Anifera receives further investment for studies on adjunct therapy in bovine mastitis
The company’s unique mode of action seeks to improve antibiotic efficacy with the goal of reducing the overall antibiotic use in multiple disease states.
Anifera, a company dedicated to developing adjunct therapy to improve the efficacy of animal care antibiotics, plans to conduct additional studies analyzing the impact and effectivess of adjust therapy in bovine mastitis—a major animal welfare issue for global dairy farmers. These studies will build on promising initial data in bovine mastitis through a substanial investment from Stonehaven Incubate, an investor in new, innovative animal health companies and cofounder of Anifera.
According to a company release, Anifera is employing its mission to ultimately reduce antibiotic use in animals by creating compounds that can improve the efficacy of antibiotics. The small molecule compounds aim to potentiate antibiotics’ effects by using a unique mechanism of action.1
“We have seen very encouraging results in early studies focused on bovine mastitis, utilizing our lead compound as an adjunct therapy to a commercial intramammary antibiotic. We look forward to moving ahead with additional development work aimed at further exploring improvements in the efficacy of existing antibiotics when used in combination with our compound, helping to advance sustainability in animal health,” says Gwynneth Thomas, PhD, MBA, BS, CEO of Anifera, in the release.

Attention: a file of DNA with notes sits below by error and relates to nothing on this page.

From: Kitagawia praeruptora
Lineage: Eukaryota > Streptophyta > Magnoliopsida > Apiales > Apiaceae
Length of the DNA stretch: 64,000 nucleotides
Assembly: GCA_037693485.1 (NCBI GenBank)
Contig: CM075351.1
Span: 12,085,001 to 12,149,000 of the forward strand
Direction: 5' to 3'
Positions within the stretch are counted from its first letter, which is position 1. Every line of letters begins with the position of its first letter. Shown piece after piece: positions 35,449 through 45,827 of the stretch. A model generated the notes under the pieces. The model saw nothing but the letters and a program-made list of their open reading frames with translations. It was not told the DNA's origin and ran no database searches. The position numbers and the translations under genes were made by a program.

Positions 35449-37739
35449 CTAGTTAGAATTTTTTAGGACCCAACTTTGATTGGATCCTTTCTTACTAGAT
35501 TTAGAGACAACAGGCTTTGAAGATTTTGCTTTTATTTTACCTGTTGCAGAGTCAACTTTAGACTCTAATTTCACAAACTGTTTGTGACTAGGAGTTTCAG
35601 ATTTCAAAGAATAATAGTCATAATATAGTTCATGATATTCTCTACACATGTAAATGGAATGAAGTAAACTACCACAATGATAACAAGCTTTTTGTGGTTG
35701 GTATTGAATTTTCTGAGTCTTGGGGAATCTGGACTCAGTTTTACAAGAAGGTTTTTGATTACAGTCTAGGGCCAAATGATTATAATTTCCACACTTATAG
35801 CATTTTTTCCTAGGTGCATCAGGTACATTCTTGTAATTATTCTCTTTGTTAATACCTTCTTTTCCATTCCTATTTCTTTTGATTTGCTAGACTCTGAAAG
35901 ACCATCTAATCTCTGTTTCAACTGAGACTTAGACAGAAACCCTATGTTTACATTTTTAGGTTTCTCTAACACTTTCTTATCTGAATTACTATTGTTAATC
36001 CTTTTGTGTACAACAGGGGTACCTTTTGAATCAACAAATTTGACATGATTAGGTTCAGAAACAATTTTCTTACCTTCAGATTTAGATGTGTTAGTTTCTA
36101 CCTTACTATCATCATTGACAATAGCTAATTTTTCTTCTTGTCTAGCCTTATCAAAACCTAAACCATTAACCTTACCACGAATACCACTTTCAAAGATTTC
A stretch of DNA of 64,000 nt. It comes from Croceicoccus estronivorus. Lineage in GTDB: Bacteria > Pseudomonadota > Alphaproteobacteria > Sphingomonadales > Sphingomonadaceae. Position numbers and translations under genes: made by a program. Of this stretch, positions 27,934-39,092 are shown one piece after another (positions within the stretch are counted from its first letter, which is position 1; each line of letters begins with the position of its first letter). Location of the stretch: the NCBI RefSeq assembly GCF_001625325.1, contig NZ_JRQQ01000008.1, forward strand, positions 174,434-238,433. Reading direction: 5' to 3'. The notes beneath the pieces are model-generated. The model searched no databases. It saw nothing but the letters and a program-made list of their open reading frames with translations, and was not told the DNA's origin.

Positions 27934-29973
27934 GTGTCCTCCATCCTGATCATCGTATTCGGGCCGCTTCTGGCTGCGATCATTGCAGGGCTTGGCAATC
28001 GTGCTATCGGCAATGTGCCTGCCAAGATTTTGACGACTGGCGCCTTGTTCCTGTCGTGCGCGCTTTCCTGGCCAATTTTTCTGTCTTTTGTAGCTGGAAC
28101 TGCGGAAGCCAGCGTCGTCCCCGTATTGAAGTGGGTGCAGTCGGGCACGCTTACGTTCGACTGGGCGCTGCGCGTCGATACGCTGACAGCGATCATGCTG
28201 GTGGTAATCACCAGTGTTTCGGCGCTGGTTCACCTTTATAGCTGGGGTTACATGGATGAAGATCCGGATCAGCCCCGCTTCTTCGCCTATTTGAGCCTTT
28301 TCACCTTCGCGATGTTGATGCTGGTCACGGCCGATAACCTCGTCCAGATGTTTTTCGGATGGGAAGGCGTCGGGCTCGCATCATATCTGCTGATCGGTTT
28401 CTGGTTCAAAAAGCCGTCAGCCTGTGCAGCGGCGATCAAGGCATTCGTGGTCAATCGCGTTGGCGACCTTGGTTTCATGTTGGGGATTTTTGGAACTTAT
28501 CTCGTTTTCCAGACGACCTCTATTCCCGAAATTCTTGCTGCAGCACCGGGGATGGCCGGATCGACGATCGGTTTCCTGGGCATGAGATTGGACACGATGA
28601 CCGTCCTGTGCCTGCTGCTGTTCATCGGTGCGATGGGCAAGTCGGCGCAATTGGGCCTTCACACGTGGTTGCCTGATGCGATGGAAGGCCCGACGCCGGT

“We are grateful for the continued commitment of Stonehaven Incubate as we seek to bring these potentially ground-breaking compounds to market as soon as possible,” she added.
Bovine mastitis is an inflammatory response of the udder tissue in the mammary gland caused by microorganisms that typically gain entry through the teat canal. It is widely recognized as the most frequent cause of economic loss in the dairy industry from disease because of reduced yield and lower milk quality. Mastitis is estimated to cost the global dairy industry up to $32 billion annually.2 In just the United States alone, annual losses are approximately $2 billion.3
Additionally, dairy farmers are anticipated to confront more challenges as greater restrictions are established on veterinary use of multiple antibiotics in major markets including Europe.
“Anifera has the potential to pioneer new ways of treating bovine mastitis, offering immediate financial and welfare benefits to dairy farmers,” says Jarne Elleholm, MBA, B.Com, CEO of Stonehaven Incubate, in the release.
“We are committed to helping Anifera advance these important studies and drive innovation to improve the efficacy of antibiotics. We share their goal of ultimately reducing the usage of antibiotics in disease states across animal health where they are the first line of treatment,” he added.
- Anifera receives further investment from Stonehaven Incubate to initiate additional studies of adjunct therapy in bovine mastitis. News release. August 25, 2021; Anifera. Accessed August 25, 2021. https://news.cision.com/benz-advisory/r/anifera-receives-further-investment-from-stonehaven-incubate-to-initiate-additional-studies-of-adjun,c3402768
- University of Glasgow. Potential biomarkers of mastitis in dairy cattle milk identified. Phys.org. July 18, 2016. Accessed August 25, 2021. https://phys.org/news/2016-07-potential-biomarkers-mastitis-dairy-cattle.html
- How much does mastitis cost dairy producers annually? The Cattle Site. Accessed August 25, 2021. https://thecattlesite.com/focus/thermo-fisher-scientific/2335/bovine-diagnostics-how-much-does-mastitis-cost-dairy-producers-annually